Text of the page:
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Do you need indoor sensory activities?
Meeting your child’s sensory needs is challenging year-round, but often it is even more difficult in the winter months. In some parts of the country, freezing temperatures and harsh weather conditions make it difficult to get to favorite spots, or even to just get outside for a walk. Even if temperatures don’t drop precipitously, winter still means shorter days, and often bouts of rain that make summer favorites – like parks, pools, and beaches – less accessible.
Before you rip your hair out, here are some indoor sensory activities to help meet your child’s needs – without leaving the house:
Take a Bath:
We jokingly call our bathtub our “indoor swimming pool,” because from about October through April we often use it just like we would a pool. Mr. Diggy is still just able to lie down in our tub, and get plenty of all-over water input. Sometimes there are toys, sometimes there are bubbles, and sometimes it’s just him and the water. (If you have a splasher – like we do – you may want to lay some old towels over the floor to make for easier clean up.
Most families relegate bubbles to outside – for good reason – the bubble solution can leave a residue all over your house. I’m not saying I would recommend spraying this solution all over your dining room table or living room rug, but we definitely use this inside in either the kitchen or playroom. (It can leave a minor white residue – but since that’s just the baking soda, I tell myself it’s “deep cleaning” as I wipe it off.) No matter what the weather is outside, the magic of bubbles inside can provide several uninterrupted minutes of entertainment and sensory input.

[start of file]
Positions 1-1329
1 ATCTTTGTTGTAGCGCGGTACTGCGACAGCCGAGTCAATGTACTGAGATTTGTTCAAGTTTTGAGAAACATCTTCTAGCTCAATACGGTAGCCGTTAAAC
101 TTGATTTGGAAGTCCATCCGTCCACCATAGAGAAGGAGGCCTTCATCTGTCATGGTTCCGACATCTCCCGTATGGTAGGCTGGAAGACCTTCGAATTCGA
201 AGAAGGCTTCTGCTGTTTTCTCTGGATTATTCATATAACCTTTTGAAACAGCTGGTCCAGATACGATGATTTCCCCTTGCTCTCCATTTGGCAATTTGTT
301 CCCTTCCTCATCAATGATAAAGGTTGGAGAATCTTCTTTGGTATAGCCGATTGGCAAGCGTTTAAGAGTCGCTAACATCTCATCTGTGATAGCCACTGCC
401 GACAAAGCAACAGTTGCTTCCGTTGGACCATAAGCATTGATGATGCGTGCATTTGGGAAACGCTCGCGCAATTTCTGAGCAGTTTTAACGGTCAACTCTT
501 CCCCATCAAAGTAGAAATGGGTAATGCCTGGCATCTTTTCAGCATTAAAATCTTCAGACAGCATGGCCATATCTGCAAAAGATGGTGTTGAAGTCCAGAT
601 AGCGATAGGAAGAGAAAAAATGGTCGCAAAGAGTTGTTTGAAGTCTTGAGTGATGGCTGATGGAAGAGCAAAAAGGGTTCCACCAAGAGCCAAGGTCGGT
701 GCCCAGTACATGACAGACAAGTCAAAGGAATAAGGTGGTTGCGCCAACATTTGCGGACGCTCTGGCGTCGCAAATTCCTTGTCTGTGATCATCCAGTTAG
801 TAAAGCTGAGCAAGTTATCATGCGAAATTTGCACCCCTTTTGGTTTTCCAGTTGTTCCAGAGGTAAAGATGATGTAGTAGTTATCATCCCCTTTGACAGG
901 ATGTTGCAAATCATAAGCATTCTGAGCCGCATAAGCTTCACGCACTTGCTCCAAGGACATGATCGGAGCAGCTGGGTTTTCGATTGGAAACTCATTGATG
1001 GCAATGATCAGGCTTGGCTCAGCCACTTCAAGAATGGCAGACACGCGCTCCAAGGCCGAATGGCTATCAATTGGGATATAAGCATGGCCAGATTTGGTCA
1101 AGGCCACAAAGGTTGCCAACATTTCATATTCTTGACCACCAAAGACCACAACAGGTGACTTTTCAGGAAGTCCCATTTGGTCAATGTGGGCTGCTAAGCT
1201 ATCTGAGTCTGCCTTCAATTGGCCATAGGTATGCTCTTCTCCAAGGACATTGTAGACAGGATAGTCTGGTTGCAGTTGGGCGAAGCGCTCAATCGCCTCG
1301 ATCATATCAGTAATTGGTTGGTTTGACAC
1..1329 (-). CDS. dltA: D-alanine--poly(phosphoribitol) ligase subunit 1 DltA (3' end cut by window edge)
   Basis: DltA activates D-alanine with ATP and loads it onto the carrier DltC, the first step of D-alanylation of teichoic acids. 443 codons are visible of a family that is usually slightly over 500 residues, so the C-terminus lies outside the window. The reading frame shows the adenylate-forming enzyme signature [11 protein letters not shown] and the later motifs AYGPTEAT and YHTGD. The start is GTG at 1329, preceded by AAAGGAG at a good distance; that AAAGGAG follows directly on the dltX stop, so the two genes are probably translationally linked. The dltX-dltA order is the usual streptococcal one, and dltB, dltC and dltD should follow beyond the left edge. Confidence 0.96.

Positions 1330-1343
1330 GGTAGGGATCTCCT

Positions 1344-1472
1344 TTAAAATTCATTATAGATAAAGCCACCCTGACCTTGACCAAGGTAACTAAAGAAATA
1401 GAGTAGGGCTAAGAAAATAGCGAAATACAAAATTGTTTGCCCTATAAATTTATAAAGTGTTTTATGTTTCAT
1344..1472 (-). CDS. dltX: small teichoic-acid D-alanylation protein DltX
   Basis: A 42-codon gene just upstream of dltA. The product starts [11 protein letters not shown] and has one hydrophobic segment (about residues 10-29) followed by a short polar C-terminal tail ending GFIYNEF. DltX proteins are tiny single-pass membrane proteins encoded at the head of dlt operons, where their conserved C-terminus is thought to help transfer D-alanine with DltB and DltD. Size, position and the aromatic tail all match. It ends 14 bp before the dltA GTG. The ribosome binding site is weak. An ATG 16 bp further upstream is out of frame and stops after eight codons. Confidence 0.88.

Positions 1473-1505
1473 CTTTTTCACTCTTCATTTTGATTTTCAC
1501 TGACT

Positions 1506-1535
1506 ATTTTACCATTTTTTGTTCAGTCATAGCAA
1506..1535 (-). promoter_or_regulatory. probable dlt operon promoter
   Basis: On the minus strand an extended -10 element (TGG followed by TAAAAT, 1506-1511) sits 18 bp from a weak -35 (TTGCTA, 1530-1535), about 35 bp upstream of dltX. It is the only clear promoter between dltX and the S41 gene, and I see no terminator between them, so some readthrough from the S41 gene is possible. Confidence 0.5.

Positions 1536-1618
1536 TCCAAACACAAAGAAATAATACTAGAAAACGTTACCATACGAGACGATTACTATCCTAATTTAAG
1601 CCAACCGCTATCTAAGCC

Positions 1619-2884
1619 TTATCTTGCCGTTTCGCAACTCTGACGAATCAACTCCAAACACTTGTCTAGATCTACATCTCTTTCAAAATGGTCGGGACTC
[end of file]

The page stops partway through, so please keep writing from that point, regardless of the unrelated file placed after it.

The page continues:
Build a Pillow Fort:
If you are like most autism families, you probably gave up long ago on a pristine living room (or fully matched dishes, or a fire in your hearth, or candles on the dinner table – shall I go on?). So since you’re not so fussy anymore, then put those cushions to good use and build something fun. A few big couch cushions are a great start. Pro tip: use a queen-or king-sized bed sheet to stretch across as a “roof” – it will be lighter-weight than a blanket.
Play – or Make some Music:
Music can be a positive element in your home regardless of the age or diagnosis of your child, or the season of the year. (We have definitely taken our Google Home Mini outside and plugged it in on the deck for some easy summer tunes as well.) If you have a smart home device, many can play nearly any song you like, as fast as you can ask for it. You can also likely play music from your TV, your computer and/or your phone.
But don’t overlook the making music part. If you have an old piano or keyboard, then that is certainly an obvious choice, but you don’t need instruments to make music. A cylindrical container – such as one used for oatmeal – can be a drum. Two blocks of wood can be tapped together. Or grab some bells and thread a pipe cleaner through the loops.
Over the years, we have grown quite a collection – including a variety of drums, xylophones and other percussion instruments (our kid’s guitar did not last so long – the strings were just two easy a target!). And don’t skip the metal harmonica as a possible instrument as well – easier to manage than a recorder, and a bit quieter than the slew of percussion options.
What are your family’s favorite indoor sensory activities? Comment below. Need some #autismmom down time? Here are some ideas to take time out for yourself.
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